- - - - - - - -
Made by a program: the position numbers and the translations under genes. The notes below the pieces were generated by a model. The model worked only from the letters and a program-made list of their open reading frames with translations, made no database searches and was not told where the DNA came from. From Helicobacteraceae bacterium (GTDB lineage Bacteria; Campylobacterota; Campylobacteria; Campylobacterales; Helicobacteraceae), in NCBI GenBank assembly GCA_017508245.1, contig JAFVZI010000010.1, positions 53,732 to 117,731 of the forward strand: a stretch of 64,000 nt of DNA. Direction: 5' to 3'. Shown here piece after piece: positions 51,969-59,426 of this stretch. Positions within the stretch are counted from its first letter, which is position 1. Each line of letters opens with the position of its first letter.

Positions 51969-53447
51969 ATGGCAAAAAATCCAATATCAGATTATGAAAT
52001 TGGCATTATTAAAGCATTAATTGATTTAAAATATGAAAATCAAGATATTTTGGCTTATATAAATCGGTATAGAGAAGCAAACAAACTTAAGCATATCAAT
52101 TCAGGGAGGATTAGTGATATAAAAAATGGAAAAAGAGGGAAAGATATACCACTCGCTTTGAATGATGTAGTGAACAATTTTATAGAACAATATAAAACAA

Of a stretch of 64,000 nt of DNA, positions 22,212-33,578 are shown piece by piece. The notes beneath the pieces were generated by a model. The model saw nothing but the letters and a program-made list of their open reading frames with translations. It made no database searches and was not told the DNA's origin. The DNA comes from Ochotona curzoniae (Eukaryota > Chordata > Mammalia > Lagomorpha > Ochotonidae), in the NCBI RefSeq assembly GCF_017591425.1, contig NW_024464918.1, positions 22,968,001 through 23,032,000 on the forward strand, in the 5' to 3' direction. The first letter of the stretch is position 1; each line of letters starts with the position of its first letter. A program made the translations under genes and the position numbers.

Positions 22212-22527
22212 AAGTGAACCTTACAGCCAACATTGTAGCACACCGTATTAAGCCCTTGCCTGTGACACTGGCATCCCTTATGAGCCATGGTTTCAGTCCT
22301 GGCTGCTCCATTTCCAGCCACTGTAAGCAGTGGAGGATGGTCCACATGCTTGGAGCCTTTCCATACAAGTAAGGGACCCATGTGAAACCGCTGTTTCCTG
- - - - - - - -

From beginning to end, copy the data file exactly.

Made by a program: the position numbers and the translations under genes. The notes below the pieces were generated by a model. The model worked only from the letters and a program-made list of their open reading frames with translations, made no database searches and was not told where the DNA came from. From Helicobacteraceae bacterium (GTDB lineage Bacteria; Campylobacterota; Campylobacteria; Campylobacterales; Helicobacteraceae), in NCBI GenBank assembly GCA_017508245.1, contig JAFVZI010000010.1, positions 53,732 to 117,731 of the forward strand: a stretch of 64,000 nt of DNA. Direction: 5' to 3'. Shown here piece after piece: positions 51,969-59,426 of this stretch. Positions within the stretch are counted from its first letter, which is position 1. Each line of letters opens with the position of its first letter.

Positions 51969-53447
51969 ATGGCAAAAAATCCAATATCAGATTATGAAAT
52001 TGGCATTATTAAAGCATTAATTGATTTAAAATATGAAAATCAAGATATTTTGGCTTATATAAATCGGTATAGAGAAGCAAACAAACTTAAGCATATCAAT
52101 TCAGGGAGGATTAGTGATATAAAAAATGGAAAAAGAGGGAAAGATATACCACTCGCTTTGAATGATGTAGTGAACAATTTTATAGAACAATATAAAACAA

Of a stretch of 64,000 nt of DNA, positions 22,212-33,578 are shown piece by piece. The notes beneath the pieces were generated by a model. The model saw nothing but the letters and a program-made list of their open reading frames with translations. It made no database searches and was not told the DNA's origin. The DNA comes from Ochotona curzoniae (Eukaryota > Chordata > Mammalia > Lagomorpha > Ochotonidae), in the NCBI RefSeq assembly GCF_017591425.1, contig NW_024464918.1, positions 22,968,001 through 23,032,000 on the forward strand, in the 5' to 3' direction. The first letter of the stretch is position 1; each line of letters starts with the position of its first letter. A program made the translations under genes and the position numbers.

Positions 22212-22527
22212 AAGTGAACCTTACAGCCAACATTGTAGCACACCGTATTAAGCCCTTGCCTGTGACACTGGCATCCCTTATGAGCCATGGTTTCAGTCCT
22301 GGCTGCTCCATTTCCAGCCACTGTAAGCAGTGGAGGATGGTCCACATGCTTGGAGCCTTTCCATACAAGTAAGGGACCCATGTGAAACCGCTGTTTCCTG